Relations of Literary Form and Philosophical Purpose in Hume's Four Essays on Happiness

Hume Studies 33 (1):3-19 (2007)
This paper examines Hume’s four essays on happiness: the “Epicurean,” the “Stoic,” the “Platonist,” and the “Sceptic.” I argue, first, that careful attention to how these essays are written shows that they do not simply argue for one position over others. They also elicit affective and imaginative responses in order to modify the reader’s outlook and to improve the reader’s understanding in service to moral ends. The analysis offers an improved reading of the essays and highlights the intimate connections between the purposes of philosophical writing and its manner of presentation. Secondly, I contend that appreciating how Hume’s essays on happiness work on the reader demonstrates the insufficiency of Hume’s categories of “anatomist” and “painter.”
Keywords History of Philosophy  Major Philosophers
Categories (categorize this paper)
ISBN(s) 0319-7336
DOI 10.1353/hms.2011.0294
 Save to my reading list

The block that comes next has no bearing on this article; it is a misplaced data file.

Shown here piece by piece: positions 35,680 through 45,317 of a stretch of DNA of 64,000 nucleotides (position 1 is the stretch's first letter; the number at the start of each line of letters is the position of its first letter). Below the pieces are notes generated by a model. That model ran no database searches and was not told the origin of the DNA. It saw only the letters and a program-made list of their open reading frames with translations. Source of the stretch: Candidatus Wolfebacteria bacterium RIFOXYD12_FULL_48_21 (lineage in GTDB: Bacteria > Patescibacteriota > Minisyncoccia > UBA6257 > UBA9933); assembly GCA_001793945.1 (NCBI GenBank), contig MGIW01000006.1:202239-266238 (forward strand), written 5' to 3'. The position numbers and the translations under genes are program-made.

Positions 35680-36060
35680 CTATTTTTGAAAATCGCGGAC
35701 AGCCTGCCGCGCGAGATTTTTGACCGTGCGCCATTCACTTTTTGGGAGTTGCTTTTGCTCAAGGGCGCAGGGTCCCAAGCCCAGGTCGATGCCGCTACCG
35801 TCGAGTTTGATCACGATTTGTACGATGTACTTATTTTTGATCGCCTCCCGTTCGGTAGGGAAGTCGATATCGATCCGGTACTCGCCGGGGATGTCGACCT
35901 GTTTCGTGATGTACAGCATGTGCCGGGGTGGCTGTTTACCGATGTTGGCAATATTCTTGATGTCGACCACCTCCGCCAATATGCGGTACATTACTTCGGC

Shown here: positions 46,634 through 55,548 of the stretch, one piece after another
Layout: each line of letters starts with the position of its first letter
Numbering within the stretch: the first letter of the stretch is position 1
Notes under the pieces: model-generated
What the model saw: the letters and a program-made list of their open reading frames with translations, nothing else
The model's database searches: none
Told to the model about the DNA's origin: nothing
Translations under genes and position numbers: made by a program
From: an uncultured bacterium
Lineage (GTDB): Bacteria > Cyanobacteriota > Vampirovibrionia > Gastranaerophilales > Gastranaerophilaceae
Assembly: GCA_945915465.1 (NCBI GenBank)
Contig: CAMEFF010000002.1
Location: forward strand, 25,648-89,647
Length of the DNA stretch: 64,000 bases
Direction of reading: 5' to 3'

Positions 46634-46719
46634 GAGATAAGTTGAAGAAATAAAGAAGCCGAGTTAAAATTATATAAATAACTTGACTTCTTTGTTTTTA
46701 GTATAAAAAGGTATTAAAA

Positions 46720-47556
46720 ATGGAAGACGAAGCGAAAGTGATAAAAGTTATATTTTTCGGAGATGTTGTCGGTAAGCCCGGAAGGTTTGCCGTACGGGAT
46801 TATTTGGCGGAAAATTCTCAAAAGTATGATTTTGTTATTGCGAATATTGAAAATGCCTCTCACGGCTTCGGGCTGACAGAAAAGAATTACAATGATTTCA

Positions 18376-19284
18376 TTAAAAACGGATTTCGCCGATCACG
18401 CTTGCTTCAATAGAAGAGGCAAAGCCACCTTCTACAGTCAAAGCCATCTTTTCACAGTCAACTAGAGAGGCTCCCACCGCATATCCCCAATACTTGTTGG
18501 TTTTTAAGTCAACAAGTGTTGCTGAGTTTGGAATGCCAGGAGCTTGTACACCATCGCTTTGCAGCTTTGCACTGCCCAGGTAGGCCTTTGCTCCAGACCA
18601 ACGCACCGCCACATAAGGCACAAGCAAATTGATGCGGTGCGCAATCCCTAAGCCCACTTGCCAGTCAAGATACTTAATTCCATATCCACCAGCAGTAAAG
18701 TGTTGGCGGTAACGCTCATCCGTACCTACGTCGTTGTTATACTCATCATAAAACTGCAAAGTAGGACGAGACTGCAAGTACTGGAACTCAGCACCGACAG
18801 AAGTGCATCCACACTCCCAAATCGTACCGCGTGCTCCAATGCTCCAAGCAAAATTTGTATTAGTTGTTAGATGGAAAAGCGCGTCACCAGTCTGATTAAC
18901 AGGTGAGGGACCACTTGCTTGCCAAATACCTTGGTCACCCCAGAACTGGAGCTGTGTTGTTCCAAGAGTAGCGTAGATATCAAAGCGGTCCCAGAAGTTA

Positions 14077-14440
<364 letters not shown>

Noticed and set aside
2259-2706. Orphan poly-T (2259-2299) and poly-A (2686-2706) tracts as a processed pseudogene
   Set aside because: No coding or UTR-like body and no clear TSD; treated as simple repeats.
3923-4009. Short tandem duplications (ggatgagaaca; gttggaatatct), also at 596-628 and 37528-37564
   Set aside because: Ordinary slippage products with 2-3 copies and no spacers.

Follow the author(s)
My bibliography
Export citation
Find it on Scholar
Edit this record
Mark as duplicate
Revision history
Request removal from index
Download options
Our Archive

Upload a copy of this paper     Check publisher's policy     Papers currently archived: 29,511
Through your library
References found in this work BETA

No references found.

Add more references

Citations of this work BETA

Add more citations

Similar books and articles
Added to PP index

Total downloads
21 ( #241,196 of 2,180,707 )

Recent downloads (6 months)
1 ( #301,383 of 2,180,707 )

How can I increase my downloads?

Monthly downloads
My notes
Sign in to use this feature

There  are no threads in this forum
Nothing in this forum yet.

Other forums